Our problem was how to feed our family for a week with the $117 left over from our other monthly expenses. “Maybe if we had canned baked beans and white rice for dinner…” Then Lindsay brought us the news that the children needed $60 for new shoes. That was it. We gave up. We just weren’t going to make ends meet that month…

But in real life, when you have two kids depending on you, you can’t give up. You have to keep going. “And 15.5% of the families in Buncombe County are currently facing food insecurity,” said Lindsey to her audience. “Think of the stress that causes in our community.”

Lindsay is the social enterprise and food program manager for the training and community development organization Green Opportunities (GO). She was at the French Broad Food Co-op (FBFC), speaking not just about nutritional deprivation in our area, but also about food relief efforts and the innovative solutions her organization and others are creating to build sustainable systems for food access in low-income neighborhoods.

Poverty is usually a causal factor of food deprivation, but only one of many, because the causes are complex. The Asheville metro area currently has a low unemployment rate of 4.1%, but there are many people who are underpaid, even though they may be working a full-time job or several part-time jobs. Likewise, inadequate transportation can make it hard to get to a supermarket to buy fresh food items, or a family can find themselves living in a “food desert”, where no supermarket wants to locate. For a financially-challenged family, everything is harder.

There is help. In the Asheville-Buncombe area, there is an outpouring of concern for the hungry, mostly in providing immediate food relief. But some groups have been working at developing sustainable food production and distribution systems that give communities more control over their own nutrition.

For six years GO has been performing a valuable service to the community by offering life skills and job training for poor and at-risk individuals. Now the organization is taking the next step to include food production and business start-ups, all the while making sure that the benefits of these efforts are cycling back into the neighborhood. They offer Kitchen Ready, a food service training program that is moving into food sales, and have plans for gardens and greenhouses.

The FBFC is a supporter of GO and a collaborator in the work of the organization. The Co-op, in the person of Bobby Sullivan, our general manager, is aiding the development of an innovatively designed neighborhood food center in the Southside Community, which presently has no local grocery outlet.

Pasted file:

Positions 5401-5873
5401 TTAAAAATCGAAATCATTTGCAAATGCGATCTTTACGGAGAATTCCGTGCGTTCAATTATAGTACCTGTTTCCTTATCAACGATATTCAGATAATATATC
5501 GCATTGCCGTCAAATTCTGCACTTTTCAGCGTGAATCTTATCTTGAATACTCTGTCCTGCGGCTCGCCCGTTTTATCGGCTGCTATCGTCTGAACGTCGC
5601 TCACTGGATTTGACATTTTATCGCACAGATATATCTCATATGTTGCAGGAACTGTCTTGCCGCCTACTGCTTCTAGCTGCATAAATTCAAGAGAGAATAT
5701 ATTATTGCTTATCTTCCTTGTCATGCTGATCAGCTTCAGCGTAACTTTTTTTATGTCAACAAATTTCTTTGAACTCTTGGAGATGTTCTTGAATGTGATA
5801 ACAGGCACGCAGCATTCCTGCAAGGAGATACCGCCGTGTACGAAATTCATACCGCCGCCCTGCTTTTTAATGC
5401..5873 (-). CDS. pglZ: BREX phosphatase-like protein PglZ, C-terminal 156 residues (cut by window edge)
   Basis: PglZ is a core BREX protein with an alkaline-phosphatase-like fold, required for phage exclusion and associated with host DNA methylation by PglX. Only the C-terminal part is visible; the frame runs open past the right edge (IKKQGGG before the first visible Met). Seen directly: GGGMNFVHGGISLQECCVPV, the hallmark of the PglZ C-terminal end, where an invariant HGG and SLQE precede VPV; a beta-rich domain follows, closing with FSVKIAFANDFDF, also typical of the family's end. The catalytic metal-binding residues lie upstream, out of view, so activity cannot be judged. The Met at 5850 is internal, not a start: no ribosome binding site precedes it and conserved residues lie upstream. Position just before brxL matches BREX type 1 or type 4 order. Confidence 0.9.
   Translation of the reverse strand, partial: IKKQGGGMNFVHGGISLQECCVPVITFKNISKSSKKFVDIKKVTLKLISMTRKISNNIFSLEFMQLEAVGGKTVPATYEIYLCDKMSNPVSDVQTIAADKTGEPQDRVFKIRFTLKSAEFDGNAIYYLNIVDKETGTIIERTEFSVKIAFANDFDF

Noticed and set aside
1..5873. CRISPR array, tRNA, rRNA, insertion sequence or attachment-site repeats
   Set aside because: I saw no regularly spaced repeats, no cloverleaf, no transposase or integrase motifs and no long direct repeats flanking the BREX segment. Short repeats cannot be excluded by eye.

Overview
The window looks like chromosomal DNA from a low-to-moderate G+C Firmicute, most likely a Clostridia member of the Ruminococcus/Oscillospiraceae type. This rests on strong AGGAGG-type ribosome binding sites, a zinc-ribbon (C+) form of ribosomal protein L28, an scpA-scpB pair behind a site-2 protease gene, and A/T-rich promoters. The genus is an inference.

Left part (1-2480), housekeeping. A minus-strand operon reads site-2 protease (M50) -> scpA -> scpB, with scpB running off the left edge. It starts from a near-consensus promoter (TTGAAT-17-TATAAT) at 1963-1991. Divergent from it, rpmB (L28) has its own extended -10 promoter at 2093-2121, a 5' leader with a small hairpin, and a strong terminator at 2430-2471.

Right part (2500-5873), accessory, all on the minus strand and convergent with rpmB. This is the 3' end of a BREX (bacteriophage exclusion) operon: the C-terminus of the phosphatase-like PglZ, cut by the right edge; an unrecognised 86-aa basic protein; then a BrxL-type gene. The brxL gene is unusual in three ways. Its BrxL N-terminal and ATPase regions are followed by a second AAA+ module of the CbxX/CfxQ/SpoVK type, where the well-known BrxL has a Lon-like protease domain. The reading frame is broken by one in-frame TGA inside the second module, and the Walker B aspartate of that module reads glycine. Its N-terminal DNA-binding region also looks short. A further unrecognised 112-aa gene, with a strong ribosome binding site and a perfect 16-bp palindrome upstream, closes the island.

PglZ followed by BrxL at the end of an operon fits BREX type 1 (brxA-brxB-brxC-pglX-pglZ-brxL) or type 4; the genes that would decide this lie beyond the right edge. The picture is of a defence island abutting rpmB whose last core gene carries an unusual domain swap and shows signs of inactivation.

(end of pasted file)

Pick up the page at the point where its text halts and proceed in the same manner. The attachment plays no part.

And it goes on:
Later this month, GO’s Kitchen Ready program will begin supplying the FBFC with breakfast items for the hot food bar, and the Co-op will soon stock additional Kitchen Ready products in the deli Nathaniel Crosby, Robert Morgan, and Anna Marie Smith, are FBFC employees who came to the Co-op from GO.

These interactions between FBFC and GO are proving to be beneficial to both groups. Hopefully, we will be able to maintain and expand this supportive relationship.

We send many thanks to Lindsay for speaking to the FBFC about the important topic of food insecurity in our community. Watch for more speaking events at the Co-op about efforts in our town to build sustainable food systems and how we as FBFC members can participate. Providing nutritious food is our priority. Let’s work to see that all the community is well-fed!


Would you like to help the FBFC develop a “Nourishing Communities” program? Let’s talk it over as we dig in community gardens, deliver food to the sick and stranded, gather food stories, serve in free kitchens, or other Food Service activities. Call Clare Schwartz, FBFC outreach coordinator, at (828) 255-7650 or Daav Wheeler at (828) 989-6805. Our power is our people. Let’s go to work for our community.


Doing business as Southside Cafe, Kitchen Ready serves lunch from 12:00-1:30, Monday through Friday at the Arthur R. Edington Center, 133 Livingston St. in Asheville.  Meals are provided on a donation basis and are open to the public. If you need a meal, you can find a meal there; or you can go to support the work of Green Opportunities. Either way, enjoy your lunch and donate as generously as you can.

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Owner Specials

Owner Only Savings:

  • 5% off your purchase when you join or renew*
  • 5% off on the 5th of every month*
  • 20% off special orders in bulk or case quantity*
  • Everyday Owner Pricing on select items in all departments*
  • 10% off All Local items in Health & Body Care.*
  • Use your Go Local Card before 12noon or after 6pm for $5 off $75*
  • Look for the monthly orange Owner Deals tags for special savings.*
  • Quarterly 10% off days in sub-departments*
  • Rent the Movement & Learning center for $15/hr before 5pm, $25/hr after 5pm.*

* Savings at your coop: We do not combine discounts (i.e., in store coupons, discount days). We will use the greater discount. Discounts do not apply to ownership payments, gift cards, or MLC payments